You inspire Count Chocula
-- Vlad The Impaler

Vlad The Impaler was a three-time ruler of Wallachia, which is part of modern-day Romania. His acts during his reigns led to a wake of destruction between Wallachia and Hungary. The jab at Count Dracula refers to the Count Chocula cereal from General Mills, which was brought to market in the spring of 1971.

Slick hair, popped collar
And a damn nice cape
While you’ve got less taste
Than an Anne Rice cake
-- Count Dracula

Dracula refers to his attire in comparison to Vlad’s. Anne Rice, who was mentioned in the verse, is an American author of gothic fiction, Christian literature and erotic literature, best known for her series of novels, The Vampire Chronicles.

Get beat by Count Dracula?
You’re smoking crackula
I dunk on your whackula
Raps like I’m Shaqula
Ohhhhh!
-- Vlad The Impaler

Vlad dismisses the assumption that he’s losing to Count Dracula in this battle and makes some annoying rhymes in his rap verse, even referring for former rapper and retired professional basketball player Shaquille O’Neal, better known as Shaq.

If the verses were much harder, this could have been a top-five contender.

6. George Carlin vs. Richard Pryor

George Carlin vs Richard Pryor. Epic Rap Battles of History

This July release featured a battle between two iconic comedians — George Carlin (played by Nice Peter) and Richard Pryor (played by musician ZEALE). The rap battle also featured Bill Cosby (played by Gary Anthony Williams), Joan Rivers (played by Jackie Tohn) and Robin Williams (played by EpicLLOYD).

Now there’s seven words
You can’t say on a TV set
But this is the pissing
Fucking cunting Internet
And my cock sucking
Mother fucking
Bits are the tits
Non stopping brain droppings
Like my wits got the shits
-- George Carlin

This is in reference to one of Carlin’s iconic bits “7 Words You Can’t Say On TV”, better known as “Seven Dirty Words”, which was first done at a Phoenix show in 1978.

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George Carlin The Seven Words Full

I’m the original brother
To give the scene some color
The most iconic stand up comic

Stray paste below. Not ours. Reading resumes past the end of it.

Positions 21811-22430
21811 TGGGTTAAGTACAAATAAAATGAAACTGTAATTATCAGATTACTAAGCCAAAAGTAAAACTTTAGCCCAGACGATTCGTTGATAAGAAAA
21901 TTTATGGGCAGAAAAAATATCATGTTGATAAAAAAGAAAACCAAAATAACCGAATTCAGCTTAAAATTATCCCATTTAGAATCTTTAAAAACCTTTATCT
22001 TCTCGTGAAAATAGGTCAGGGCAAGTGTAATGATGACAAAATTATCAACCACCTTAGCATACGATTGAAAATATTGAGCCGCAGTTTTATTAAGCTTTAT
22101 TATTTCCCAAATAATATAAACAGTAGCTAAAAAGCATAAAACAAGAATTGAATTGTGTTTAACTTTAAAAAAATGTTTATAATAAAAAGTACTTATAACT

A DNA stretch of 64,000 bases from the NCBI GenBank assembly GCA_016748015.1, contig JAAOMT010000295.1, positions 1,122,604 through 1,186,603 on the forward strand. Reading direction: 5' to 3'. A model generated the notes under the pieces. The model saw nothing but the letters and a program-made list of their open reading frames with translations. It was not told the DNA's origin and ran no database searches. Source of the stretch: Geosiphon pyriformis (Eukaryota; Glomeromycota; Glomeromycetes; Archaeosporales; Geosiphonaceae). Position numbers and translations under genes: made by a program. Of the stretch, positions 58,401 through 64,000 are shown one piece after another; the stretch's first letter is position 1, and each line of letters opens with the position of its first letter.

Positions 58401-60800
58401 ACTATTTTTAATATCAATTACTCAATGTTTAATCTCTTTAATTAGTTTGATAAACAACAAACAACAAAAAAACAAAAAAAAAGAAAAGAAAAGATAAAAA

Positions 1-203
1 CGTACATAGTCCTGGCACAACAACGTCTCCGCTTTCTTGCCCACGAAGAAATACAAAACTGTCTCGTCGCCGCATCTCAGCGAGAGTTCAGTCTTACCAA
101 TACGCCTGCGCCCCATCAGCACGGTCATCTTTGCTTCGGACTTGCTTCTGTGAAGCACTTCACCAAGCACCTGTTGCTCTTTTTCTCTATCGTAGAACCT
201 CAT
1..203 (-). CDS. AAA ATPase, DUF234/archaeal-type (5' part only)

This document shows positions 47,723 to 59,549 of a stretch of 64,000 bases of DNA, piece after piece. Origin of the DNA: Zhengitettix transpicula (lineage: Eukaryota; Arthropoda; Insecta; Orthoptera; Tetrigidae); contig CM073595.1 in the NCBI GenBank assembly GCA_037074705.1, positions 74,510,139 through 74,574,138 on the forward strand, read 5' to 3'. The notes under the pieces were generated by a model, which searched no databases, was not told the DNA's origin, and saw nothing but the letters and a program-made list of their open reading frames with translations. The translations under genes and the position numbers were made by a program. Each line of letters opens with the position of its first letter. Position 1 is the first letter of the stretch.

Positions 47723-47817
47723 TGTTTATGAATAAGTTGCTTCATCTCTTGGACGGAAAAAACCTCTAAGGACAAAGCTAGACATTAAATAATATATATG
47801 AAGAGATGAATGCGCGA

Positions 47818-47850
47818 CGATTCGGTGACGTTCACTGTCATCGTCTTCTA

Stand down, mother fucker
-- Richard Pryor

The Emmy and Academy Award-winning comedian from Peoria, Illinois could easily be considered the original king of comedy by many comedians of African-American descent, including Steve Harvey, the Wayans brothers, Cedric The Entertainer and many others. Pryor’s iconic roles outside of comedy specials include Sugar Ray in the 1989 film Harlem Nights and Montgomery Brewster/None Of The Above in the 1985 film Brewster’s Millions.

Brewster's Millions (10/13) Movie CLIP - None of the Above (1985) HD

The cameo from Bill Cosby was forgettable, despite the fact that he was put to sleep in the same fashion as his victims who were drugged in some fashion.

The same is true regarding the Collins cameo, who traded jabs with the unconscious Cosby, as well as Carlin and Pryor. A redeeming factor is a mention that the late comedienne went through so many plastic surgeries.

Williams appears in the form of a genie, which the Genie was one of his iconic roles from the animated Disney feature Aladdin.

O Carlin my Carlin
-- Robin Williams

The line was in reference to Walt Whitman’s “O Captain My Captain”, which was written about the 1865 assassination of President Abraham Lincoln. The poem was mentioned in the 1989 film Dead Poets Society and was part of the closing scene of the film. Williams played John Keating in the classic film.

Dead Poets Society: O Captain, My Captain

Williams made some jabs regarding Collins’ plastic surgery, with other jabs toward Carlin and Pryor. Williams also mentions Flubber, Good Will Hunting and Jumanji, before resorting back to Aladdin, where one of the plotlines involves the Genie being set free.

Stay tuned to how we rank the remaining five videos of 2019.

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Jake Leonard, a broadcast media and journalism veteran, is the editor-in-chief of Heartland Newsfeed. Leonard is also GM and program director of Heartland Newsfeed Radio Network and a contributing writer for My Sports Vote, Ambush Sports and Midwest Sports Network. He resides at home in Nokomis, Ill. with his dogs Sparky and Buster.